The musical numbers are very well-known and jaunty as expected. By nature of the song-list, the first act is relatively easy-going vocally up until the Act One finale – the band had a tendency to over-power the performers sometimes – but this doesn’t last long as the old favourites come along, such as It’s De-Lovely and Anything Goes, which the cast truly shine in. The stand-out cast member vocally has to be Zoë Rainey (Hope Harcourt), who has an exceptional quality to her tone in her various numbers. The lead male Matt Rawle is a charming, loveable rogue as Billy Crocker. All of the named cast were excellent with no weak links, thoroughly enjoyable characters and that great supporting chorus – it’s a brilliant company.
It’s a little-known fact that music is most satisfying to hear when it is familiar, and this phenomenon certainly kicks in when Debbie Kurup (Reno Sweeney) belts out the toe-tapping title song with gusto. The cast take things up several notches, and from this point it never looks back. The top notes are hit deliciously at the climax of the number, and you’ll be left wanting to give an ovation – at only the mid-point. The aforementioned dance is at its absolute best here – when the wonderful lifts, floor routines and partner sections happen, you won’t believe there’s another huge dance break still to come.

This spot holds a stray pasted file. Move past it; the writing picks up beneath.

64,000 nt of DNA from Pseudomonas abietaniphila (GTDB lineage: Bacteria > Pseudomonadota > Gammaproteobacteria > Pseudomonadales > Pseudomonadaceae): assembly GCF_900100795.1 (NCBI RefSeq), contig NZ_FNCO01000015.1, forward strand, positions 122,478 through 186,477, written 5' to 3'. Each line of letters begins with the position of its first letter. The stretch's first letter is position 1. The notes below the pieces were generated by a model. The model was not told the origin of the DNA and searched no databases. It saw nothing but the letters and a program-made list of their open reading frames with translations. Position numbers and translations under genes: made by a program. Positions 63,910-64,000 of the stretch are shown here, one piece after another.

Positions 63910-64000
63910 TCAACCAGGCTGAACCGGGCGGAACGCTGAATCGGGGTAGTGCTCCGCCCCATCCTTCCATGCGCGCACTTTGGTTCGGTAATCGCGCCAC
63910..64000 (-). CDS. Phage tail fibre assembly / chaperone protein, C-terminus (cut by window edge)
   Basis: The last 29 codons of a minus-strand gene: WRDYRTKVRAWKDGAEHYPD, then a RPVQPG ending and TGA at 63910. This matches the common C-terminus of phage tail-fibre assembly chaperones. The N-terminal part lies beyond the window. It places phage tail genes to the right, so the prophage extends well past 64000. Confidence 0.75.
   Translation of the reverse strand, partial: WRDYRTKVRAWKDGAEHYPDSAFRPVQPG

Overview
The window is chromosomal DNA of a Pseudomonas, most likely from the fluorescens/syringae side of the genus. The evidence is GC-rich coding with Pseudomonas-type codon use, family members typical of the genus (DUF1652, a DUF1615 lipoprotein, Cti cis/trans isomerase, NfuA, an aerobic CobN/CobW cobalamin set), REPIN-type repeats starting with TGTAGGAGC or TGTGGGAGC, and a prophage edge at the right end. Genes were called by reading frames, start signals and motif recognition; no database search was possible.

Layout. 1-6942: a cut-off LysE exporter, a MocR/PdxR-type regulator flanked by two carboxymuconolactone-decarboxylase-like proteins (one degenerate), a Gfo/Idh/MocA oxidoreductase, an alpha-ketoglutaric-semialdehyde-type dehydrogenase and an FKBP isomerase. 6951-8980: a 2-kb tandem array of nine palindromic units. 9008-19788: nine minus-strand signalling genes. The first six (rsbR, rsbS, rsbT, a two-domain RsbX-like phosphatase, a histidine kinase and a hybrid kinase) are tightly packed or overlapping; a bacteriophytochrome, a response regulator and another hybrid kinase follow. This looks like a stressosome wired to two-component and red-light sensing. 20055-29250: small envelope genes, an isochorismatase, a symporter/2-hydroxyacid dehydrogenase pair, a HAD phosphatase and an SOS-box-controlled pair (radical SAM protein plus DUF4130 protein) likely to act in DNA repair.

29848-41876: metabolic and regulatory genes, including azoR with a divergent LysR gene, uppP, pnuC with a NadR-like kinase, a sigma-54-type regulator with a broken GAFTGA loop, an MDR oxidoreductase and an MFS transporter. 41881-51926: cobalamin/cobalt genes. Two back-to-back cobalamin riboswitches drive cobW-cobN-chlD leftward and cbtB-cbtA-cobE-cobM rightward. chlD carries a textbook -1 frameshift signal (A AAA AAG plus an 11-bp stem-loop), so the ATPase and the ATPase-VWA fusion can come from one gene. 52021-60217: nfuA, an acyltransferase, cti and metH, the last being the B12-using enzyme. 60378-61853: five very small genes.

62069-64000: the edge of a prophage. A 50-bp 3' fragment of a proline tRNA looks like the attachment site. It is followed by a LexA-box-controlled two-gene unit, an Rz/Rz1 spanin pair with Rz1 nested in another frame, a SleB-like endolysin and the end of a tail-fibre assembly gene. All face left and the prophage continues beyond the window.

It’s hard not to love this production. You’ll come out smiling – after enjoying some exceptional dance and quality performances – and wanting to take up tap lessons. The cast capture the Twenties charm perfectly. Traditional musicals to such a high standard as this don’t come round very often, so I urge you to go whilst still in London or on its upcoming nine-month tour.
Review by Ash Benzaiten
ANYTHING GOES, directed by Daniel Evans, features a script from legendary Jeeves & Wooster creator PG Wodehouse and includes the timeless Porter classics I Get A Kick Out of You, You’re the Top, It’s De-Lovely and, of course, Anything Goes, one of the most covered songs of all time. The show is a Sheffield Theatres and Stage Entertainment UK (previous credits include West End hits Hairspray, Sister Act and Singin’ in the Rain) co-production.